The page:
ESG Investment Reduction Benefits Shareholders, Infuriates Leftists {Issues: 1st Amendment, Environment}

ESG Facts

ESG Investment Reduction Benefits Shareholders, Infuriates Leftists {Issues: 1st Amendment, Environment}

Last week, President Donald Trump and U.S. Department of Labor Secretary Eugene Scalia moved to reduce Environmental, Social, and Governance (ESG) related corporate investments, leaving fund management companies and leftist media outlets infuriated. These companies and media outlets are afraid that without ESG investment policies, shareholders’ investments will be used to make greater returns – not to support leftist agendas such as climate change and gender diversity in the workplace. 

A primary tactic of ESG proponents is to insist that companies are responsible above all for their “stakeholders” – whom BlackRock CEO Larry Fink broadly identifies as “your shareholders, customers, employees, and the communities where you operate.” This doesn’t sound bad at first glance, but a deeper look reveals that the ESG “stakeholder” model places supporting politically correct agendas above shareholders’ financial goals, even if an ESG return is significantly lower than what could be made with another investment. 

All this is done under the assumption that “stakeholders” – which could be almost anyone related to a company – hold the same importance as people who invest in a company’s future when it comes to company choices. And more insidiously, ESG proponents consistently feign that all the aforementioned stakeholders are aligned with leftist agendas concerning the environment and social issues.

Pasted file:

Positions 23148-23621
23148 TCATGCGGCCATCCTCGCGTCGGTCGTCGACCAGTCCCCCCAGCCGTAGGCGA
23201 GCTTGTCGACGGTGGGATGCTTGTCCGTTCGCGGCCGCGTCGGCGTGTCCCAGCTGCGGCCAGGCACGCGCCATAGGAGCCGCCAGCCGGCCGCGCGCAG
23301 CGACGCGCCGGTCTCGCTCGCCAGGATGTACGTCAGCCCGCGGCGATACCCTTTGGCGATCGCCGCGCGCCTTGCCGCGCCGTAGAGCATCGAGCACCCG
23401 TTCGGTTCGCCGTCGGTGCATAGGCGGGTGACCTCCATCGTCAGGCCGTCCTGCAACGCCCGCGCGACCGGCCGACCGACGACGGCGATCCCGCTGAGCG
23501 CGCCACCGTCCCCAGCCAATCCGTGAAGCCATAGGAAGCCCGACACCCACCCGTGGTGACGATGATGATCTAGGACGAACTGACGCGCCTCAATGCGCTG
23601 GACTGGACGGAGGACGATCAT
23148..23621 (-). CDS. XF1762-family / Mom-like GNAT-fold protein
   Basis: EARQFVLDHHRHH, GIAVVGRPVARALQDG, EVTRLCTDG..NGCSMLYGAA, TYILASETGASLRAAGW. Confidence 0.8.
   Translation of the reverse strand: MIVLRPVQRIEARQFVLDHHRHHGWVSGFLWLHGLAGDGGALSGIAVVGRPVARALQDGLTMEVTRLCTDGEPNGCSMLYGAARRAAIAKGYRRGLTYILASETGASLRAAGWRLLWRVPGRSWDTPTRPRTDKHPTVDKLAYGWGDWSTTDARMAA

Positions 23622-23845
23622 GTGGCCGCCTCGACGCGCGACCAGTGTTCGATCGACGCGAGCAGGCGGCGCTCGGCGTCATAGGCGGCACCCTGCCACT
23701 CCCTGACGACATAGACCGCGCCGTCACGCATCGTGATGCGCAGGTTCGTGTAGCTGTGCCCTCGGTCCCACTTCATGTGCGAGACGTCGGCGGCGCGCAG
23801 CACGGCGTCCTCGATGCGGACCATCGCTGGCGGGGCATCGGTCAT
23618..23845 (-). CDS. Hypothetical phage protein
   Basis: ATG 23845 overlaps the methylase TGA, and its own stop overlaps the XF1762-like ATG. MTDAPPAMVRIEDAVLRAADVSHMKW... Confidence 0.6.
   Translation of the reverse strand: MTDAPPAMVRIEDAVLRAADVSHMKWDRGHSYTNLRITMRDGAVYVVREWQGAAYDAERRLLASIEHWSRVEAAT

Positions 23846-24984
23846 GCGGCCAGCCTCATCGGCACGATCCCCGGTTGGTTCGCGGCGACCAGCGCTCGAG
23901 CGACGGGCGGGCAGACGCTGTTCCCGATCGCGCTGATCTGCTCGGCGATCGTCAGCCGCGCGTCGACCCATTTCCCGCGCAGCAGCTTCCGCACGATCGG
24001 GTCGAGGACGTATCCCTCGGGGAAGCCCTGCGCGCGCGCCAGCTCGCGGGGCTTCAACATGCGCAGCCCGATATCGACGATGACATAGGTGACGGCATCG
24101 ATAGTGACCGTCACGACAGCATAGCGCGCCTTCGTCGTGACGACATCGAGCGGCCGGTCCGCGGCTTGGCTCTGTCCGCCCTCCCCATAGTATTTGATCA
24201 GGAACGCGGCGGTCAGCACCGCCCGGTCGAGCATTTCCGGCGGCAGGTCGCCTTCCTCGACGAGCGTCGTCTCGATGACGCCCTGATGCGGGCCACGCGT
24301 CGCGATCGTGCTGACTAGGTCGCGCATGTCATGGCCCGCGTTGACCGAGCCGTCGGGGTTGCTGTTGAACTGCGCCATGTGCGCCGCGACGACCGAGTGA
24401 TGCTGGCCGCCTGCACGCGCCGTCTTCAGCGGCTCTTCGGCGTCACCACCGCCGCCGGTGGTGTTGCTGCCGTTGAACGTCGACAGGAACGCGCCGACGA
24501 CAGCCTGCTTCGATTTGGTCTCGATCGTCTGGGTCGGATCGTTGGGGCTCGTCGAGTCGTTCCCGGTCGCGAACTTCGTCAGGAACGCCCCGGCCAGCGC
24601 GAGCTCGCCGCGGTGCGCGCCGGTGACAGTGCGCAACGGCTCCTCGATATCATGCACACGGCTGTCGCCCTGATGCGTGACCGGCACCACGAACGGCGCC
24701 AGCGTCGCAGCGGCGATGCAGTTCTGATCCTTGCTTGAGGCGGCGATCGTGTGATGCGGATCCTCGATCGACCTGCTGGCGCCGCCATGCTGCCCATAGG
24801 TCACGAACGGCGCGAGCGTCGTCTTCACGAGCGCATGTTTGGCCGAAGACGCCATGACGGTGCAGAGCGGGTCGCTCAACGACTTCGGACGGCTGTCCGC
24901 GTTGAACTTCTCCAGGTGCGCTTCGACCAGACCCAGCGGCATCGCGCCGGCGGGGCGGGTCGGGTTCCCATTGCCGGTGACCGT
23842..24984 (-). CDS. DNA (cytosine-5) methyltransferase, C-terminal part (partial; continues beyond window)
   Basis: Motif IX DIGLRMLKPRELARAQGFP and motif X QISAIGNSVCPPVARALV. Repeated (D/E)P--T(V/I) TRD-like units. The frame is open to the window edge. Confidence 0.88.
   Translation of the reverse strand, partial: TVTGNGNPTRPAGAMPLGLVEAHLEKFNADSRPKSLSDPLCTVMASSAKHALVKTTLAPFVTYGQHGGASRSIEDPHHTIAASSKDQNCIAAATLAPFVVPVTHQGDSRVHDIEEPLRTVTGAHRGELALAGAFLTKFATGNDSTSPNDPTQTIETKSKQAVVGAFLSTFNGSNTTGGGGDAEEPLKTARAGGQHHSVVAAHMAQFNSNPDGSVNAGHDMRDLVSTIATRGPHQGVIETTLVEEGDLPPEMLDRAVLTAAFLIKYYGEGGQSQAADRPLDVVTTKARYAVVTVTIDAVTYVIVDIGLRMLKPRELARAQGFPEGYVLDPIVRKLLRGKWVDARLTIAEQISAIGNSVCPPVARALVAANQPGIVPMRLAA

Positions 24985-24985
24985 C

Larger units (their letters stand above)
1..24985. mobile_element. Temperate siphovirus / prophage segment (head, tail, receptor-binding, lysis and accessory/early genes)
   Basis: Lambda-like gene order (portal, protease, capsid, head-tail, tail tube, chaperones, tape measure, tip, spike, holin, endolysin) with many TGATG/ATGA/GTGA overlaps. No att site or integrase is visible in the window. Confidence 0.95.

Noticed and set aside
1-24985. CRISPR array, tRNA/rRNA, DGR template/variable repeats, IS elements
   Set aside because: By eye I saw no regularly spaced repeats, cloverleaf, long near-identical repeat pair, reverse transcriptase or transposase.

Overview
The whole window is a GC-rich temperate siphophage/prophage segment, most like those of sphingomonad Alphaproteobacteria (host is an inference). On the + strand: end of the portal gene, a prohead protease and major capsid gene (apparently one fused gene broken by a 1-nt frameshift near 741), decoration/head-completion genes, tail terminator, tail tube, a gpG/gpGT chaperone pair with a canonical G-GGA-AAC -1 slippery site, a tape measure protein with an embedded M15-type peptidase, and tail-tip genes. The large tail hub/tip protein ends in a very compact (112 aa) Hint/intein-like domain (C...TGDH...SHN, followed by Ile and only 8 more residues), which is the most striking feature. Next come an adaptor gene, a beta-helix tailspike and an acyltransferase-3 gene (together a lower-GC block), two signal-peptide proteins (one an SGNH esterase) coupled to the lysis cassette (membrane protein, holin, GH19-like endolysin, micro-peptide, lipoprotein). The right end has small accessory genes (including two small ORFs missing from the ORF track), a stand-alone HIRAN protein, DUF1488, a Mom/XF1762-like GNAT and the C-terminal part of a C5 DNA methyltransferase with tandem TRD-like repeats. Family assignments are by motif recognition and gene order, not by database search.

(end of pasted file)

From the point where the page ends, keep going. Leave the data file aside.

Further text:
Leftists want us to believe it is not only acceptable but necessary, for investments to fit socially acceptable criteria above actually serving those who invest in a company. But social politics and agendas don’t make it right to cheat shareholders out of money, particularly in retirement funds. Companies may have general duties to stakeholders, but when it comes to investments, their first responsibility is to their investors, not the broader community.

When examined, ESG is merely another leftist tool seeking to bring social politics and activism into a position of power over the financial returns of investors. Don’t let the nice catchphrases fool you. Sending politically correct messages should remain the prerogative of political activists, not corporate leaders whose job is to provide products, services, and returns to investors.